DISCUSSIONS WITH DRUMMOND ST. – How Do I Let My Customers Know It’s Safe to Get Back to Business?

DISCUSSIONS WITH DRUMMOND ST. – How Do I Let My Customers Know It’s Safe to Get Back to Business?

I’m excited to reopen my catering business in town! I’ve done the work to update my kitchen space with all the required safety protocols and have been inspected by the City of Hoboken Health Department. So, I am ready to start cooking for my clients again but what’s your advice on the best way to reach out to my customers and let them know that it’s safe to purchase from my business?

– Abbey B.

This is a great question and one that is certainly on everyone’s mind. The answer is all about striking that balance between the need to reopen businesses and the need for people to feel comfortable and safe.

I’m going to offer an approach that more broadly covers businesses, in general, but you know how to contact me if I can help give you any more specifics for your particular instance.

We can break that down into a few steps:

Step 1.

Understand that your customers may not be ready to come back. Even though medical experts and industry leaders tell people that it’s safe to move into the next phase, not everyone moves at the same pace. And that’s OK! By now, I’m sure you’ve implemented new business procedures for online or contactless sales. Emphasize that those are still in place for anyone who is more comfortable doing business that way. Sure, people can walk into your store but, if they don’t want to, reassure them that you still can take care of them.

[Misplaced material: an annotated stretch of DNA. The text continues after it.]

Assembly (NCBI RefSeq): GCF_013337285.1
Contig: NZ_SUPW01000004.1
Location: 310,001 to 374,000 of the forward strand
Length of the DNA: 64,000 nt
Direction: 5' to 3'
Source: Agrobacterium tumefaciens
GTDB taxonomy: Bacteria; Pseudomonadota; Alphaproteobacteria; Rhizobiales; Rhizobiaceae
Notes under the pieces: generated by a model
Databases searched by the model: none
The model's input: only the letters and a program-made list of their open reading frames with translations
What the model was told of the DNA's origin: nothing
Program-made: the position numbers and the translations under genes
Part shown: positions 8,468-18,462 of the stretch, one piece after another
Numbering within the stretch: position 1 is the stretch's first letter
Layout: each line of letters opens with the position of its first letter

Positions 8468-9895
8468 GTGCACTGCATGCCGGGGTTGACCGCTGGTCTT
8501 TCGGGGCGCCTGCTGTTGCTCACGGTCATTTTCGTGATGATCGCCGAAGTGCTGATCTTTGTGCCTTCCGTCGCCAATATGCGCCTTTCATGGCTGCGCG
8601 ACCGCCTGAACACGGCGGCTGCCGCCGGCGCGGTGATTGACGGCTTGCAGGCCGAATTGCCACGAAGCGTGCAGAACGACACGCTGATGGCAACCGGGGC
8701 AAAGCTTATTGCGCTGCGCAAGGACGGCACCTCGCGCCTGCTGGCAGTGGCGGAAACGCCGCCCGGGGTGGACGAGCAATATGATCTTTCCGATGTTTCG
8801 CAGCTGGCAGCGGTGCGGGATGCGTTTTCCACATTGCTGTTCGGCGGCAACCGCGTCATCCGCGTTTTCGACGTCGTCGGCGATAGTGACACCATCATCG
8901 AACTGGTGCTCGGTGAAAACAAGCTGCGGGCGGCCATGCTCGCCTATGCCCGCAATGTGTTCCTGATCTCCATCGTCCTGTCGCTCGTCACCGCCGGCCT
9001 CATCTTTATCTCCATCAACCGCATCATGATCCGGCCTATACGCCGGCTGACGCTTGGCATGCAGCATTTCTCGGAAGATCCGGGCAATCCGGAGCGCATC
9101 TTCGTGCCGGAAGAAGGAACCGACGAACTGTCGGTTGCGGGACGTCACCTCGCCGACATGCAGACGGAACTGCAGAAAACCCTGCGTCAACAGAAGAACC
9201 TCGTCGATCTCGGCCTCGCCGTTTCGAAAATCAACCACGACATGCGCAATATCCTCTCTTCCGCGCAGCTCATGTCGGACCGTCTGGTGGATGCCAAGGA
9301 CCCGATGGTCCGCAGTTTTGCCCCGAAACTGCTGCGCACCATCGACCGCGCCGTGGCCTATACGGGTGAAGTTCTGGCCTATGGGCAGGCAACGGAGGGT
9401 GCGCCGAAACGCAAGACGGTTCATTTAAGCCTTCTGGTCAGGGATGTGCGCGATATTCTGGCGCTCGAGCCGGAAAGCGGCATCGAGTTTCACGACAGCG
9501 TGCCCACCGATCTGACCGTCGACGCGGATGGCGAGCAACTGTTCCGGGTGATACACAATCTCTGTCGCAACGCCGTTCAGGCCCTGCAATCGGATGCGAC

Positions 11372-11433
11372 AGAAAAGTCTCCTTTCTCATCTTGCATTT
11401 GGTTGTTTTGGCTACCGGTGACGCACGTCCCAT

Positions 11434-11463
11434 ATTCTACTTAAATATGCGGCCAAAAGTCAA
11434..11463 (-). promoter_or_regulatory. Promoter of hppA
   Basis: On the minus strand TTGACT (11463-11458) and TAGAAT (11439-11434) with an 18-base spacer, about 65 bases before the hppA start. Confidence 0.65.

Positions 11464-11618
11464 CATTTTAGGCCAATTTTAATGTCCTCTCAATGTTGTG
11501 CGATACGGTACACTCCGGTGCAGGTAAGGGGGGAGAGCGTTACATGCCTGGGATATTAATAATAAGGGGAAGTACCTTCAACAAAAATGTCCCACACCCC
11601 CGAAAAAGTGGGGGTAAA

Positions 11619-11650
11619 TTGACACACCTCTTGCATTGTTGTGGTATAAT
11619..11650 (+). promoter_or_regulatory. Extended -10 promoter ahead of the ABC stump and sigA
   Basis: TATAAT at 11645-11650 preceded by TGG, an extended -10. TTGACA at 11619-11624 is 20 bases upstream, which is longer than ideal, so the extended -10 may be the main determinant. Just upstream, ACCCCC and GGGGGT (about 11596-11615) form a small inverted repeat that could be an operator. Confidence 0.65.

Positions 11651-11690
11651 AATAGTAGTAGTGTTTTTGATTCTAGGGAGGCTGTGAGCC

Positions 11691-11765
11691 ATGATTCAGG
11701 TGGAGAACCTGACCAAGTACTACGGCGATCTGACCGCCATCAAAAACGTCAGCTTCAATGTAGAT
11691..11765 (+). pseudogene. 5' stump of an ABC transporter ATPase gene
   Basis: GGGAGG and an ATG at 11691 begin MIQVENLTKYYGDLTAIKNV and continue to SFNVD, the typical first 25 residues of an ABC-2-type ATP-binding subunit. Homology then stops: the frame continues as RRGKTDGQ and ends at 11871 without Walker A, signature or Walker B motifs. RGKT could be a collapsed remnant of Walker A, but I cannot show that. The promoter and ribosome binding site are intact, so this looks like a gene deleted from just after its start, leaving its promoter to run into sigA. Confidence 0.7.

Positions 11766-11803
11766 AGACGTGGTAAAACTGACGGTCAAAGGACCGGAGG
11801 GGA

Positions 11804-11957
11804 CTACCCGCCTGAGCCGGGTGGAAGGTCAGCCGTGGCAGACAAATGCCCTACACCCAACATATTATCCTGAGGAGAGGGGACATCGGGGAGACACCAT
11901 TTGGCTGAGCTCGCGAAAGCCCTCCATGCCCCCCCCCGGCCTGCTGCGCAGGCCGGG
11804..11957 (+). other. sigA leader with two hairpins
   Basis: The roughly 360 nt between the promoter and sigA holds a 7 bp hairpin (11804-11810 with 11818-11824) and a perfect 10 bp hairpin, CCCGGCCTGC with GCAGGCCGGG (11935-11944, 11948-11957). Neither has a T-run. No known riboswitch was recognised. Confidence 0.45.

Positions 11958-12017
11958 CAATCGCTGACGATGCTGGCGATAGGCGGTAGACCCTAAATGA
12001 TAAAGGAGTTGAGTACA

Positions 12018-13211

Step 2.

Educate people on exactly what precautions you’re taking. There are so many news articles and stories out there about different precautions – it gets both confusing and overwhelming for people trying to figure it out. Tell your customer base exactly what new systems you’ve implemented and explain clearly how it benefits them.

Also, prepare them for how these new procedures will change their experience once they are inside your shop, restaurant or business. It won’t be “business as usual” and we, as humans, tend to have a hard time with change. Be upfront about increased wait times, that some items might not be in stock, etc. The more you can prepare customers for the new experience they will have in your businesses, the better.

Step 3.

Don’t just talk about it, live it. Use social media to show the plexiglass you have at your counter. Post photos and videos of how you’ve changed the layout of your business, for example, to accommodate social distancing. Getting new customers, and getting old customers again, means that your message isn’t “we’re open!” but rather “here are real-life examples of customers buying our product”. That way, people will feel more comfortable coming to do that themselves.

James Runkle – Drummond St. Strategy

– – – – – – – – – – – – – – – – – – – – – – – – – – – – – – – – – – – – – – – – – – – – – – – – – – – – – – – –

Do you have something you’d like to discuss? Get advice on your career or your business strategy – just click here to submit your question.



Authored by: hMAG